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  18. It's all in how you position the discussion. Score another card-trick victory for the pro-pollutionists. Comparing traceable lobby efforts from the smokers to environmental groups efforts is where numbers score a triumph over common sense (neither the first nor the last).

    The smokers spent $294mil (traceable) to fight a pollution cleanup of their own creation. It's like BP decding to spend all the money claiming Macondo was a natural variation in the Gulf bedrock - and they're not going to clean it up.

    This is isn't about comparison - it's 'what the smell is the Energy Industry doing spending all that money defending their pollution?' ... We're just lucky they're not in charge of the garbage collection.
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  19. Rachel was far too polite. Inhofe knew she could be a pushover showcase for his book. It would have been more responsible of her to not give him a soapbox or be better informed. She was media-bullied by him.

    Is anybody contacting the show with offers to explain this better? Every show should have a climate expert contact

    So far the best media presentation comes out of Australia 3 years ago http://www.youtube.com/watch?v=KBzR0-j0O0o
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  20. I wish when they did these things that they put together a "war room" of google-wizards. Basically, the instant Inhofe (or whomever) says anything, have a dozen bright interns whizzing away on their keyboards, digging up the facts, getting screen caps, and passing them on to someone with a mike to the bud in her ear, telling her what they found and how to counter the flat out lies.

    It would be great if off the cuff Rachel could have come up with something better than "did, not! did, too!"

    For instance, that the Financial Times quote was only from an online blog post by someone who doesn't even work at FT anymore.
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  21. MonkeyOrchid @12

    To be fair Inhofe did not say that he changed his mind about global warming because fixing it would cost too much. He did say that when he found out how much it would cost he decided to dig deeper and based on that digging concluded that it was not happening.

    From this one can conclude that, like many others, he did some very selective digging.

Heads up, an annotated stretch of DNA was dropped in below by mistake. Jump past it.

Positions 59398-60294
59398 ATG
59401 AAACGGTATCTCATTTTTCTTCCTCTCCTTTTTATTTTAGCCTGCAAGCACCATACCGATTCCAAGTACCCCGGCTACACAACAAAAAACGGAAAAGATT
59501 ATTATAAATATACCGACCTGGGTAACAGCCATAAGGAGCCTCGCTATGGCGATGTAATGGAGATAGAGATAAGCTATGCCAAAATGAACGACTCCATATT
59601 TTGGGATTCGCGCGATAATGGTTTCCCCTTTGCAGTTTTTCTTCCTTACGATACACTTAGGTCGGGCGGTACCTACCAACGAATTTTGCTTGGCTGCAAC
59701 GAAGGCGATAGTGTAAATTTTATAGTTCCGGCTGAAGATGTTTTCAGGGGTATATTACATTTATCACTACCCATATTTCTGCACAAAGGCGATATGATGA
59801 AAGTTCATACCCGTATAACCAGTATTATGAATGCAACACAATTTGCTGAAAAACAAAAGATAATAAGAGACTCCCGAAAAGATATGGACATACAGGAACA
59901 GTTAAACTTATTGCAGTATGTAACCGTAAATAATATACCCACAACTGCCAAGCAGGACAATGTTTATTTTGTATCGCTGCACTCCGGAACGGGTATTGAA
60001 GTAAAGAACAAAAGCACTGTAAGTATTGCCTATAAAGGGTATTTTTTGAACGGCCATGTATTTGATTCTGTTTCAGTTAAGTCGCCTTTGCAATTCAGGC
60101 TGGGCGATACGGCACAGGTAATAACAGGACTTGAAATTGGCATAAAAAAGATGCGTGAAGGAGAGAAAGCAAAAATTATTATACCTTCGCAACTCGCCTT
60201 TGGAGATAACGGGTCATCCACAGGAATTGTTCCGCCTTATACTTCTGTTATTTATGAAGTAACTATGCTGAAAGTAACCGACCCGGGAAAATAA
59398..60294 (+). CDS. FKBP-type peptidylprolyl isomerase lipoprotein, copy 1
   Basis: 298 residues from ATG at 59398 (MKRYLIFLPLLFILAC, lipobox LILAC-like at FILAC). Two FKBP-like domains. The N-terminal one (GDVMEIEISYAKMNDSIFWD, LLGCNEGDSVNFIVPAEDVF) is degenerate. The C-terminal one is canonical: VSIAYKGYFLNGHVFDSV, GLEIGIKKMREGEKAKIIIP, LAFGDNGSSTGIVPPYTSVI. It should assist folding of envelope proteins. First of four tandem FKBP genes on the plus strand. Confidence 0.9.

I don't think that it is a good idea to imitate the fake skeptics' technique of out of context quotations.
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  22. What I wish Maddow would do is "teach a man to fish," to find disinformation rebuttals. She could replay one of Inhofe's climate statements, then say to her audience "All right, how can we check this out?" and then, on air, go to Skeptical Science (or check her iPhone) and find and show the rebuttal.

    My impression is that even the science-aligned public does not yet know about Skeptical Science; when I surveyed a group recently and asked where you can go to check on a doubter talking point, nobody mentioned the site.

    Word needs to get out.
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  23. Sceptical Wombat, to be even fairer, his exact words were :

    "I was actually on your side of this issue when I was chairing that committee and I first heard about this. I thought it must be true until I found out what it cost. When I started questioning the science..."

    Therefore, he thought it was true, didn't like the cost so, only then did he start to question the science. How can that be taken out of context when he makes it so clear himself ?
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  24. muon @11

    "Here is the so-called 'article in Nature' that Inhofe touts. It is in reality a column by David Adams in Nature News."

    There is also an editorial (no byline) in Nature, which can be found at the link below. Whoever did write it will be collecting brickbats for the foreseeable future.

    http://www.nature.com/nature/journal/v472/n7343/full/472260a.html

    Thanks for the other links.

    Mole
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  25. Old Mole, the Nature link is going to a status page at present. Either they are having network issues, or your link is incomplete (although I would have expected a 'page not found' error, if that was the case).
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  26. I cannot make sense of the climate change discussion whatsoever.

    Who is right and who is wrong? Neither side has coherent and verifiable answers because the whole climate science appears to be at a similar stage where e.g. chemistry was with alchemy. Climate research has a long way to go before it even should be considered in formulating public policies or be used for fear mongering. Most likely the truth might fall somewhere in between both camps: One, that claims man is the culprit by burning carbon and carbon compounds the other camp who claims it's just mother nature's nature.

    What causes me to remain optimistic is the fact that the scientists actually admit that they first, don't know what's going on with the climate and second, they can't predict the future: IPCC-III-2001: 14.2.2.2 (Page 774), http://www.grida.no/climate/ipcc_tar/wg1/pdf/tar-14.pdf:

    “In sum, a strategy must recognise what is possible. In climate research and modelling, we should recognise that we are dealing with a coupled non-linear chaotic system, and therefore that the long-term prediction of future climate states is not possible.”

    The other interesting read I just completed, “Die kalte Sonne” (“The Cold Sun” by Fritz Vahrenholt, Sebastian Luening, Verlag Hoffmann und Campe, Hamburg, Germany), seems to confirm that the science is very much in flux, consensus has not been reached in the scientific community and that reality will most likely require backing off from the infantile notion that anthropogenic CO2 is the one omnipotent driver of the climate.